Archived Post

Hands-on with the Western Digital MyPassport Ultra 4TB USB 3.0 Hard Drive

I love how life works out sometimes; last week, I ran out of room on my old 2TB backup drive and at almost the same time, Dennis wrote a post about Western Digital updating its line of inexpensive USB 3.0 hard drives with capacities up to 4TB. When I saw the price ($139.99 introductory sale) I ordered one immediately, and now I’ve had a chance to test it out. While there are some limitations that are Mac firmware-related in terms of using the Western Digital MyPassport Ultra as one big honkin’ drive, there’s a lot to like about this product. 


The MyPassport Ultra follows a familiar design for small, inexpensive HDDs. It’s about 0.83 inches (20.96mm) thick, 4.33 inches (110.07mm) long, and about 3.21 inches (81.57mm) wide. There’s just one little port on the back of the drive where an included USB 3.0 micro-B plug plugs in to connect you to any standard USB 3.0 SuperSpeed port. If you are using a 12-inch MacBook, Western Digital offers a USB 3.1 Type C to micro-B adapter cable for $14.99. 

The Ultra comes in black — that’s what I got because it was actually available — as well as noble blue, wild berry, brilliant white and “Fierce Pink”. Buy the latter, and a portion of the proceeds are donated to The Breast Cancer Charities of America. In terms of capacities, the drive comes in the 4TB monster size, 3TB, 2TB and 1TB.

Western Digital sells “accessories” for the Ultra, which include silicon bumpers called the “Grip Pack” with matching flat USB cables.


For backups, most Mac owners want something that’s small and unobtrusive, quiet, bus-powered so there’s no need to plug the drive into a power brick, and fast. The MyPassport Ultra does well on all counts.

Note that it comes formatted in the Windows NTFS file system, so the first thing a Mac user will want to do is to fire up Disk Utility and completely reformat the drive in HFS+. That only takes a few seconds, and once you’re done it’s ready to use. 

The one caveat? Due to a Mac firmware limitation, Macs can only address 2TB USB boot drives. If you wish to make your MyPassport Ultra into a bootable drive, you might want to create two 2TB partitions, using one for a bootable clone and the other for daily backups. I’m hoping that APFS and a firmware update make it possible for Macs to use all of these spacious drives once macOS Sierra arrives.

I have one other concern – although Western Digital refers to the MyPassport Ultra as “built for shock tolerance”, it doesn’t have any drop certifications. It might be best to use the MyPassport Ultra in a non-mobile situation despite the design, just to insure that it isn’t slammed around.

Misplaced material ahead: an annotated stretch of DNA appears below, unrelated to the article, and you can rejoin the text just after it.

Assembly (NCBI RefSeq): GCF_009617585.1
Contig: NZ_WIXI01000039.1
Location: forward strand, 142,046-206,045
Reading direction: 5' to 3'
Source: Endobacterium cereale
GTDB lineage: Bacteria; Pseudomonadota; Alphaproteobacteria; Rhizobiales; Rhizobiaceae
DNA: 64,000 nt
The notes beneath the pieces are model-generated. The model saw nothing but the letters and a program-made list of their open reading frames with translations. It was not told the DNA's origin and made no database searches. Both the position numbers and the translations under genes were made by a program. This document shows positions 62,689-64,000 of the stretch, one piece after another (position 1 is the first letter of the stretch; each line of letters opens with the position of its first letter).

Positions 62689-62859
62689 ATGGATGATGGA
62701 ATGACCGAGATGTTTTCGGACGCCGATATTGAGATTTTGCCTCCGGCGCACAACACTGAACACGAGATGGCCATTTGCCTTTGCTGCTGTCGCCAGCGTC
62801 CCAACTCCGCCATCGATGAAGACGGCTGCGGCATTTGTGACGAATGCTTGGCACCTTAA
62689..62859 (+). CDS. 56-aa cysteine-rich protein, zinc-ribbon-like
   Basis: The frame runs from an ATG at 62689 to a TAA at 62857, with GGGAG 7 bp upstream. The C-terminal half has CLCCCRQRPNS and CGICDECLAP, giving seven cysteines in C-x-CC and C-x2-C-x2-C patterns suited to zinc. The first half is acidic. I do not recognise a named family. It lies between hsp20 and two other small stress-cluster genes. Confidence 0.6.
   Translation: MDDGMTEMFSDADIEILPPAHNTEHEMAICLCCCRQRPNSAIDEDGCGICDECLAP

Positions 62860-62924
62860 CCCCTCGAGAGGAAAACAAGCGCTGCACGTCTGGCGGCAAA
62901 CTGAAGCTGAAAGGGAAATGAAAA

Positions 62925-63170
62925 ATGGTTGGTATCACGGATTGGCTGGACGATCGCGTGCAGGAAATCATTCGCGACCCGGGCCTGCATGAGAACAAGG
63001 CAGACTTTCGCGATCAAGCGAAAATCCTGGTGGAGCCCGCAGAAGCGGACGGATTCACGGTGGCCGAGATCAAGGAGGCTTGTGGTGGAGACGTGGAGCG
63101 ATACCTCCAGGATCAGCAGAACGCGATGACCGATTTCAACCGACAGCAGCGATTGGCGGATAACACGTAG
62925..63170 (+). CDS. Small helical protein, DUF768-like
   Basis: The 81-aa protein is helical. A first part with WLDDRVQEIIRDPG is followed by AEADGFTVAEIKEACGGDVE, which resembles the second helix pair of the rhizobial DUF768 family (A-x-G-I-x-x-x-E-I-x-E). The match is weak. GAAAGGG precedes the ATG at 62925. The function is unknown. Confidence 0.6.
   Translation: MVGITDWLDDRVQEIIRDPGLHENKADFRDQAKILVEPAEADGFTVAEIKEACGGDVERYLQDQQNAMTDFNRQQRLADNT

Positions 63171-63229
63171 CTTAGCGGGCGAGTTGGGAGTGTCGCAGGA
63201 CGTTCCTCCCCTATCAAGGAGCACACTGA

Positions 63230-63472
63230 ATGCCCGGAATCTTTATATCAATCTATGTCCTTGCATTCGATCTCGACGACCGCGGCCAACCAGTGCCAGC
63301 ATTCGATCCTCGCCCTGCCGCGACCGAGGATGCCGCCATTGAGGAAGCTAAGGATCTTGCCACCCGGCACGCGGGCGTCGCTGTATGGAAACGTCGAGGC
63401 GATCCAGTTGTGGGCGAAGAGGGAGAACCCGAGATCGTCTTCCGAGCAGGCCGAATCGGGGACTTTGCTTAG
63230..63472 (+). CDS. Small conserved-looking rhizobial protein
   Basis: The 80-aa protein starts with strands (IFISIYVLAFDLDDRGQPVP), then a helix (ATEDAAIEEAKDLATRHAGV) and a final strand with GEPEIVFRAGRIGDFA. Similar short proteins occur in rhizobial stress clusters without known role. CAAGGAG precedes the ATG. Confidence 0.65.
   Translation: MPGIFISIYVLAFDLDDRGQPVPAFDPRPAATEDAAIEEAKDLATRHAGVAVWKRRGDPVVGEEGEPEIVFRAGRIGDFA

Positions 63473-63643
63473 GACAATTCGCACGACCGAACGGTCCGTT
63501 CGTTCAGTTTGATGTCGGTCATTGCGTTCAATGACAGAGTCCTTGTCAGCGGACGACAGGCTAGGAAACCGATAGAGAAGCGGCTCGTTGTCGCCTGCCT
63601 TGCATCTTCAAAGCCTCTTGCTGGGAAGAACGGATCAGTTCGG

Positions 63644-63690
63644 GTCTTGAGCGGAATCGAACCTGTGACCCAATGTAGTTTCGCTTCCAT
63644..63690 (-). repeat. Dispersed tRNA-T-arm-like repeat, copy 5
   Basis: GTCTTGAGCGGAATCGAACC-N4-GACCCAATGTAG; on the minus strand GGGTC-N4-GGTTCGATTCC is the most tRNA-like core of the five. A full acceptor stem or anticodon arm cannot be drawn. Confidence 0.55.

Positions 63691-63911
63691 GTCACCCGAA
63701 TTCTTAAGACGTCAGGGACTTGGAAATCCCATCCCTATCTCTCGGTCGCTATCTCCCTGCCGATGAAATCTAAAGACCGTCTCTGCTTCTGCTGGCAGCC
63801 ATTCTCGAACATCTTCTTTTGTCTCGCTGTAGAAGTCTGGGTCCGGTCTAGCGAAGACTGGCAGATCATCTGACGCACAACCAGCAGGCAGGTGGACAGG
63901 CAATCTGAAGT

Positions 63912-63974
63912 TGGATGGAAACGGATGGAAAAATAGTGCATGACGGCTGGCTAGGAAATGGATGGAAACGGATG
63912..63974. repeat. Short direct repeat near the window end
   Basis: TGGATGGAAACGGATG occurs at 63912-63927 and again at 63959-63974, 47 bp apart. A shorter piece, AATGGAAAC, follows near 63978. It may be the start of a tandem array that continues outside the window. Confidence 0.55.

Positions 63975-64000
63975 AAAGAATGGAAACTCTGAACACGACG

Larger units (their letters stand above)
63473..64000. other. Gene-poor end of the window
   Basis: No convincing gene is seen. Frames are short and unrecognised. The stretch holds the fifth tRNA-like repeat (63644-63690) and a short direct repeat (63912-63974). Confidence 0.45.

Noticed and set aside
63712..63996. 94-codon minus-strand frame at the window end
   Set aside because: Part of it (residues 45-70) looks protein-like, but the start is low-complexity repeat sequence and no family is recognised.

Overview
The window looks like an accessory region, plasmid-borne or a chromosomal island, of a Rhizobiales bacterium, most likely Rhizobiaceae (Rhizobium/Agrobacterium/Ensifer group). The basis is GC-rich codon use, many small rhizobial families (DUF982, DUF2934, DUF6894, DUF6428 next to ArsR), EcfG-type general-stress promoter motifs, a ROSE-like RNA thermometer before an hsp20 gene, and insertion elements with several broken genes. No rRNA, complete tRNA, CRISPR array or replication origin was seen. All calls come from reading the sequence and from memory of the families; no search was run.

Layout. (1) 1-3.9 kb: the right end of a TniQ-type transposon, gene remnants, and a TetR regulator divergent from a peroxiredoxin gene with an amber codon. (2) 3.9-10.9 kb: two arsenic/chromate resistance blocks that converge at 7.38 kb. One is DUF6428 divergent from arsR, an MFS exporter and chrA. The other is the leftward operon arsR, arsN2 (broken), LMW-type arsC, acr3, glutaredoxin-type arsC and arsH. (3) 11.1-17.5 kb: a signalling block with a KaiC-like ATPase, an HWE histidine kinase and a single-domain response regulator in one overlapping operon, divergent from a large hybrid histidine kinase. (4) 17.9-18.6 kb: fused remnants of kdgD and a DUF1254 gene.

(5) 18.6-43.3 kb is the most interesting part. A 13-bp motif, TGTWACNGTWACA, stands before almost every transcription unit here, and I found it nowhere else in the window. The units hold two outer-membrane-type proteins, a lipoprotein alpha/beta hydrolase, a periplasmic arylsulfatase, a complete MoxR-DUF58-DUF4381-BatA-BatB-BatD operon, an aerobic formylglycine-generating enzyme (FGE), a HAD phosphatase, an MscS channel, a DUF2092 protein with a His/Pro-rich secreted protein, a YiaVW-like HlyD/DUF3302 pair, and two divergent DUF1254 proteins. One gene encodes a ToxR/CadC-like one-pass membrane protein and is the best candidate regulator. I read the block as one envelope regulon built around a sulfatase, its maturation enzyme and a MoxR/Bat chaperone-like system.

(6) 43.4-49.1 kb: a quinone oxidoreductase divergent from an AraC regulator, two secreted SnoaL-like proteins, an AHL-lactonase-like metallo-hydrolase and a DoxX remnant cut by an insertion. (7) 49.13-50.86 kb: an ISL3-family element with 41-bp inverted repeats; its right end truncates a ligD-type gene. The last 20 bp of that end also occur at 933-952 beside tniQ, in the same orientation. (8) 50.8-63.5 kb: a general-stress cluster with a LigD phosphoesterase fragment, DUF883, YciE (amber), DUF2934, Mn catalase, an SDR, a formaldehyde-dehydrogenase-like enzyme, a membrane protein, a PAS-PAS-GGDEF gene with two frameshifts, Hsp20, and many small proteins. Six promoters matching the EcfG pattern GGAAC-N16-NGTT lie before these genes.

Unlike a lot of drives I’ve used, the MyPassport Ultra is completely silent. There’s a single white LED on the back of the drive that indicates when the drive is in use, and that’s it. For either MacBooks or desktop Macs like my iMac, it works very well as a “silent partner” in keeping your Mac backed up.

Finally, the drive comes with a standard 3-year warranty. Sure, that doesn’t sound like a very long warranty, but considering that just about any hard disk drive will fail within 5 years, that’s a pretty decent warranty. At low prices like what’s being charged for this 4TB drive, it’s not hard to replace them every 3 to 5 years.


Apple World Today runs benchmarks with the QuickBench component of the SpeedTools Test Suite.  The results showed fairly good speeds for the Large and Extended Tests; the Large Test tests transfer speeds for files from 2 to 10 MBytes in size, while the Extended Test looks at much larger file sizes — 20 to 100 MBytes. For both of those tests, average read speeds were in the 116 MB/Sec range, while average write speeds were almost identical at 115 MB/Sec. 

Also as expected, the standard test (4KByte to 1024KByte file size) results were somewhat slower. The average for sequential read was 96.7 MB/Sec, sequential write was 96.7 MB/Sec, random read was 19.5 MB/Sec, and random write was at 42.5 MB/Sec.

USB 3.0 SuperSpeed devices have a maximum theoretical data rate of 5Gbit/sec or about 625 MB/sec. As you can tell, the MyPassport Ultra clocks in at about 19% of that that data rate. Compare this with the LaCie Rugged RAID drive we reviewed last year — which is a Thunderbolt device — and the speeds are similar to what we saw with the Rugged RAID in a RAID 1 mirrored configuration. For that drive, extended test results were not that much greater with average read speeds of 124 MB/sec and average write speeds of 122.5 MB/s. 


Whether you’re looking for a drive for additional storage of photos or video, or you want an inexpensive and reliable backup drive, you can’t go wrong with the Western Digital MyPassport Ultra 4TB USB 3.0 Hard Drive. It is small, quiet, and relatively fast, and at an introductory price of $139.99, it’s also amazingly affordable. 

Apple World Today Rating (out of 5 stars): ★★★★

Steve Sande
the authorSteve Sande
Steve is the founder and former publisher of Apple World Today and has authored a number of books about Apple products. He's an avid photographer, an FAA-licensed drone pilot, and a really bad guitarist. Steve and his wife Barb love to travel everywhere!